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The Barron County poor farm

By Harold Kringle with contributions by Emil Maas and Wesley Olson 2006

It was 1884 when the County decides they should look after the poor, they bought land and built buildings on the southeast edge of Barron, it was called the poor farm. In 1885 $2000 was appropriated to build the buildings; The Barron County History of 1922 stated that, “Improvements have since been made from time to time until the County now has a pretty modern alms house, adequate barns and sheds, and a well cultivated farm, excellently stocked and admirably equipped.”

Wesley Olson’s grand parents Louis Olson family were one of the managers. They took over in the fall of 1918. Wesley tells of his grandfather going with his horse and buggy to pick up people from around the county. Any of the folks who were able helped with the farm or housework but most of them were there to spend their last days.

Emil Mass was born on the farm, when his family was the managers. They built a new 16x50 silo in 1915. They finished filling it the day he was born. There was a good sized house on the farm. It must have provided rooms for a lot of old folks. Wesley Olson’s parents met there she helped to care for the residents. He worked on the farm. The picture furnished by Emil Mass shows about 9 people that could have been residents. That was in 1915. John Miller and Charles Toy were others who managed the County Farm.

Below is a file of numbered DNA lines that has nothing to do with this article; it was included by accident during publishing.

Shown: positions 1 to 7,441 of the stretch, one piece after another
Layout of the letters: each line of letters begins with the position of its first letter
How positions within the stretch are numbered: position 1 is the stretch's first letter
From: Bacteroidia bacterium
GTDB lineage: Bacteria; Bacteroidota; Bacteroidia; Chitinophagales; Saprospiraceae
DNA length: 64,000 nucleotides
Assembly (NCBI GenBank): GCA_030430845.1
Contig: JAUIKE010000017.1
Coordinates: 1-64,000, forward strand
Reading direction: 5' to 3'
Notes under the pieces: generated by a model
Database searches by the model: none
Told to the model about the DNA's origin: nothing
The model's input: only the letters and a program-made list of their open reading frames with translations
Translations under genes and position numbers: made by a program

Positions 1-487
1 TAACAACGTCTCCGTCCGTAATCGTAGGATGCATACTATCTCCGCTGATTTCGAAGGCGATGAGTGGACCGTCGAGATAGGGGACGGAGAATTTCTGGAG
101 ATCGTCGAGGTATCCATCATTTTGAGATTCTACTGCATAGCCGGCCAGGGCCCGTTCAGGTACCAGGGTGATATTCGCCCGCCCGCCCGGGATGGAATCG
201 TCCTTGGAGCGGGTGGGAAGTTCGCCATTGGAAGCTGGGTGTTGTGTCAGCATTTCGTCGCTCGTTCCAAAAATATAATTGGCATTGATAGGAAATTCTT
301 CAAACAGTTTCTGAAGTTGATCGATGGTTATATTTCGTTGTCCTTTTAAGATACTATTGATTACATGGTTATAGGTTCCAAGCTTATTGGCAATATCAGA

The poor farm was discontinued in 1937. There is a cemetery on the hill back of the buildings with several graves. It is maintained by the county. Neither Caryl or I remember of any one going to the poor farm but there were lots of folks that were in tough financial condition during the depression days of the thirties. One of my uncles who lived in Milwaukee lost his job. He came to my folk’s farm with his wife and two small children. They lived with us and he cut wood and hauled it to town to make a living.

Each township or city was responsible for the welfare of their residents, any one in need could go to their town chairman and he could give them money or an order for so much food at the local grocery store. They had to live in the town ship for I think it was a year to establish residency otherwise the area they had lived in before was responsible. I lived east of Rice Lake, some one moved into every vacant house; some of the other residents were eager to see them move before the year was up.

It was in the 60s that the report at the town meeting each spring would include the names of people and the amount of money they had received as welfare aid from our township, town of Barron. In 1961 it was $2,102 for three families, in 1962 it was$l,284 for two families, in 1963, $114. In 1964,$652. Somewhere along about that time it was changed when the county took over the welfare system.
Many counties in the state have continued their county farms, it has been difficult to continue as they were required to pay their resident workers the minimum wage. But some have done a good job with developing good herds of livestock and demonstrating good farming practices.